>> March 30, 2010
I’m not talking about eating cookies with cross-shaped chocolate chips or searching out a cinnamon roll with a likeness of John the Baptist. I’m not challenging you to discover what manna really was, find a recipe to recreate it and then serve it for every dinner (twice a day during lent.) Not quite, anyway. But if you do find a pancake with the face of Jesus in it, let me know. I am sure there is a museum along Route 66 that has a space in between its “Elvis’ face in a slice of cinnamon bread” and the photo of an uncanny likeness of The Virgin of Guadalupe in someone’s pouffy 80’s bangs!
I’m not saying that Jesus loves cows more than he loves you, so therefore we should not eat them. God gave us animals to use as a resource, but we still need to be good stewards of animals and our earth. The way we eat reflects how we feel and what we think about our world. The very food we eat has a direct impact on our earth, our community, and people all around the world. Hold on, I know I am losing a few of you… This is big. You’ll get where I’m coming from in a minute.
First of all, what we eat has a direct impact on the environment. One of the first jobs that God gave to us was to be stewards of our planet. Most of the meat that we eat is not from a cute little farm with happy cows named Bessie and Spot who happily munch grass and clover. Most of it comes from giant feed-lot style industrial farms. Because of their tremendous size, they are slowly wreaking havoc on our environment.
The large amount of waste from these farms isn’t usually dealt with properly and can cause health problems and issues with the environment at large. Runoff from these industrial “farms” pollutes streams while animal waste taints drinking water. These animals are also fed corn and other foods that they don’t digest well. This causes their bodies to breed more harmful bacteria than normal. I have a hard time justifying this as being a “good steward” of the resources God gave us.
Second, eating meat can be a humanitarian issue, too. We are literally feeding animals to get them fat so that we can eat them while hungry people around the world go, well, hungry. I even found one statistic saying that cattle’s caloric intake alone is enough to feed 8.7 billion people. That’s a lot of calories we’re feeding to animals! Ok, I don’t want people running up to me saying, “Those figures are off, missy, its actually 6.3 billion.” That’s not my point. My point is that animals eat a lot of food that could potentially be fed to a starving child. When it comes right down to it, if I had to become a vegetarian to save the lives of little starving kids -- I would.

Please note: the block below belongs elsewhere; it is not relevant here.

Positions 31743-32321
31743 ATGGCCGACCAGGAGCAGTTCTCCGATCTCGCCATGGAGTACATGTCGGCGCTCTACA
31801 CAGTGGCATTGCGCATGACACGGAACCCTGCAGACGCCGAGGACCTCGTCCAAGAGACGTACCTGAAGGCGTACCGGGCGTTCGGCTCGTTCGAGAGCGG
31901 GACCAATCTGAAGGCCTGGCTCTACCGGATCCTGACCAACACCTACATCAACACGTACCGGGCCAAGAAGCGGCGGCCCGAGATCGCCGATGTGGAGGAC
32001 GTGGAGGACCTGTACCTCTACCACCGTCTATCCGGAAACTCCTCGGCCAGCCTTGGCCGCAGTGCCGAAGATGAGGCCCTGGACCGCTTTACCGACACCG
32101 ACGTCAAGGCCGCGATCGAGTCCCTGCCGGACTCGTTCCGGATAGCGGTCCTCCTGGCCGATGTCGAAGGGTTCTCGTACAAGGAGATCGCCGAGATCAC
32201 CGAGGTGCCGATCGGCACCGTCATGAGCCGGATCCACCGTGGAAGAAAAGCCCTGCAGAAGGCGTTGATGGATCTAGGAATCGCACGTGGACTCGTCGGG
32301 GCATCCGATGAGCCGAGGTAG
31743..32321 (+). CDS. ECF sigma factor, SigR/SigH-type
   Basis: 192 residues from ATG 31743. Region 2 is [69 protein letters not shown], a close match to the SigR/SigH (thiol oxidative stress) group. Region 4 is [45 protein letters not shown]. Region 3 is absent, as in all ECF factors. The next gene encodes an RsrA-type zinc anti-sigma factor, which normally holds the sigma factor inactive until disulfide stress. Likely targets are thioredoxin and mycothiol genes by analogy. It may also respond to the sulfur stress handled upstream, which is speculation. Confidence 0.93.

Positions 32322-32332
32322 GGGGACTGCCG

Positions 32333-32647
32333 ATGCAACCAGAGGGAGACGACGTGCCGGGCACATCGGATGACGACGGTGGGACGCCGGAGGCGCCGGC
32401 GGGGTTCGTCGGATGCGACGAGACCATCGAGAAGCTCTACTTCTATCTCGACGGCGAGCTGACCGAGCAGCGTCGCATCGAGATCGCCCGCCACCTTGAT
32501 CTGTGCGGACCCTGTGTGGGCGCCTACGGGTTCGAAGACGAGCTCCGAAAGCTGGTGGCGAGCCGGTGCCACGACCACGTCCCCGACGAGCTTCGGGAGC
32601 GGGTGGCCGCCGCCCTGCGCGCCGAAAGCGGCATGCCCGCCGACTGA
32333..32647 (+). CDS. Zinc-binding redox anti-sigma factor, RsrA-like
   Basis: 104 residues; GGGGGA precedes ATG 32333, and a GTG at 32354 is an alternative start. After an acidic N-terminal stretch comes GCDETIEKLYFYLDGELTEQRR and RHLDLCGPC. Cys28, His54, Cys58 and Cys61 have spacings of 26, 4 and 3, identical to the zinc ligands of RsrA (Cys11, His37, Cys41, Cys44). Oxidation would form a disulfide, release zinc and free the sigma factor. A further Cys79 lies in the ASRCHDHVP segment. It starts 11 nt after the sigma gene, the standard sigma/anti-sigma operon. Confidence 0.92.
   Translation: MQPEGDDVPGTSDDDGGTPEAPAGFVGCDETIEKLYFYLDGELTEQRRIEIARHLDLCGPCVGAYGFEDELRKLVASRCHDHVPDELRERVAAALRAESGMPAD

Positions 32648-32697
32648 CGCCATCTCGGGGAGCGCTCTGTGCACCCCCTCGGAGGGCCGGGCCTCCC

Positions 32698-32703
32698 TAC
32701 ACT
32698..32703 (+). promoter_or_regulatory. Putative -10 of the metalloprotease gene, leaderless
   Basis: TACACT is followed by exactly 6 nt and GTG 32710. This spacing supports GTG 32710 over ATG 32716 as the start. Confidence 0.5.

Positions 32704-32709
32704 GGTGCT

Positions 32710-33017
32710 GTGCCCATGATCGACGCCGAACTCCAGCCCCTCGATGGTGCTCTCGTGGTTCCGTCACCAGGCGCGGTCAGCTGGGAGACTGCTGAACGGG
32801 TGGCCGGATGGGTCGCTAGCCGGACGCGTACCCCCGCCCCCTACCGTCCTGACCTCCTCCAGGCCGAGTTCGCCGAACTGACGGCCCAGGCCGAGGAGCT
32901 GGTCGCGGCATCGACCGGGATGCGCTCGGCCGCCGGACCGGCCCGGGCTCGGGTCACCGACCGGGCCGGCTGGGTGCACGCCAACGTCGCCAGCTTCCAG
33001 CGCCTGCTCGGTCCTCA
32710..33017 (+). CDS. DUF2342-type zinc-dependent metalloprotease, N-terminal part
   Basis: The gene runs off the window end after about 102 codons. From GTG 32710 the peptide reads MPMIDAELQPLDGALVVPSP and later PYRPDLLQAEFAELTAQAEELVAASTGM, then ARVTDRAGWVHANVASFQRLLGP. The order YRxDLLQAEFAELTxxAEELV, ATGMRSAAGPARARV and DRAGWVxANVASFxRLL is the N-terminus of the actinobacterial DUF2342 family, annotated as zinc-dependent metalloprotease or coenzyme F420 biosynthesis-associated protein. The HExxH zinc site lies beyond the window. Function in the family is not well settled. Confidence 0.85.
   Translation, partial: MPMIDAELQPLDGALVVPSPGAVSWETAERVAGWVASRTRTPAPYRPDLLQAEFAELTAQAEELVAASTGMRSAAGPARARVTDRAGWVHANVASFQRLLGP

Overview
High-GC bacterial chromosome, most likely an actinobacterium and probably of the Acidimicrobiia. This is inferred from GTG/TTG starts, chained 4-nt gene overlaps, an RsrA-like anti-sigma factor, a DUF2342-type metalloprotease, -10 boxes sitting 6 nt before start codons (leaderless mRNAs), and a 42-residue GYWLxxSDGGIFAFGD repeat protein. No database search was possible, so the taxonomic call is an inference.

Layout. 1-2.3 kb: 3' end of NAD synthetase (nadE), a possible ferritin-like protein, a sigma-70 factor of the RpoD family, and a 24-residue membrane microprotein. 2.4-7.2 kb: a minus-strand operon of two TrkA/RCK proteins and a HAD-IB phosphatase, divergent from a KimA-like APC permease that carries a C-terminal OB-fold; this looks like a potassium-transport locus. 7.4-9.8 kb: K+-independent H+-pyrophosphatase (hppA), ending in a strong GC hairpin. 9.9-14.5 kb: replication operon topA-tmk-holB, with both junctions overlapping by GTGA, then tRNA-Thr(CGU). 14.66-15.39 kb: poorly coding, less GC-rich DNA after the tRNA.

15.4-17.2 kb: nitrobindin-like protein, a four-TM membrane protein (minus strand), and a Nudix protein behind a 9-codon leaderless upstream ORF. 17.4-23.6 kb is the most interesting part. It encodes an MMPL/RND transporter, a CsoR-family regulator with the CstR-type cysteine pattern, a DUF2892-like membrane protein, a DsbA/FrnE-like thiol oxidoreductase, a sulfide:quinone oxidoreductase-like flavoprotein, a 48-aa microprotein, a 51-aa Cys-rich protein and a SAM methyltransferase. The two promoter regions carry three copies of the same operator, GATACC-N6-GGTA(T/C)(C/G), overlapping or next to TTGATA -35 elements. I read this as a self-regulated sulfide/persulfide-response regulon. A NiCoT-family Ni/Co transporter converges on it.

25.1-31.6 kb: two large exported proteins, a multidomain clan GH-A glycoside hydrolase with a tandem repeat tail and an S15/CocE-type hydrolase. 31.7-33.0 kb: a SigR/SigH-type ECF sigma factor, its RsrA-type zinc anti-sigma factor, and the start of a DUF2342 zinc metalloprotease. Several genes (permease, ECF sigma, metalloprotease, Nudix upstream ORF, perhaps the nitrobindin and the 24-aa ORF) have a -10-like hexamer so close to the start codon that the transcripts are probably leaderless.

Americans eat a lot of meat. We eat way more than what the rest of the world eats. Here is my very non-scientific example. When I lived in Italy, we only ate a little meat. In fact, meat was not the main course, far from it! Meat was more like a condiment. I was in Italy with another woman from the States and she constantly complained that all she wanted was a big, fat steak. I couldn’t be happier… I got real Italian food at every meal! The first time I told a nutritionist friend that I’d cut out some meat-based protein in our diet, I thought I’d get a tongue-lashing. What I got instead was, “Good! Americans get MORE THAN ENOUGH PROTEIN.”
Let me sing the praises of plants for a minute. Plant based protein is cheap. A 1 lb bag of beans costs around $1-$2. One 1 lb. bag makes 6 cups when you reconstitute them. (Six cups of beans=three cans of beans.) That can sometimes feed our family of 5 up to three different times. That’s some pretty cheap protein!
Eating plant-based protein is good for you, too. It has no saturated fat, tons of fiber, and for a germ-o-phobe like me, I don’t have to worry about cooking the heck out of it to get rid of E. coli or salmonella secretly lying in wait to take my family down. Bags of shelf-stable beans are, duh, shelf-stable. And they’re stable for a long time. They require no energy to store and its not a pain to defrost them like the 6 lb. log-o-ground beef that’s been hiding in the bottom of your deep freeze since last May.
Before you start to tell me how your cousin’s babysitter’s hair fell out when she went veggie, the danger of that happening is pretty remote, especially if you are only replacing one or two meals a week with vegetable based proteins. True, plant based proteins are incomplete, which means you have to pair them with another plant based protein to be well-rounded. (There’s a reason millions of people around the world pair rice with beans…) I know this is your “Aha!” moment of the day. You’re welcome. I’m happy I can be a part of it.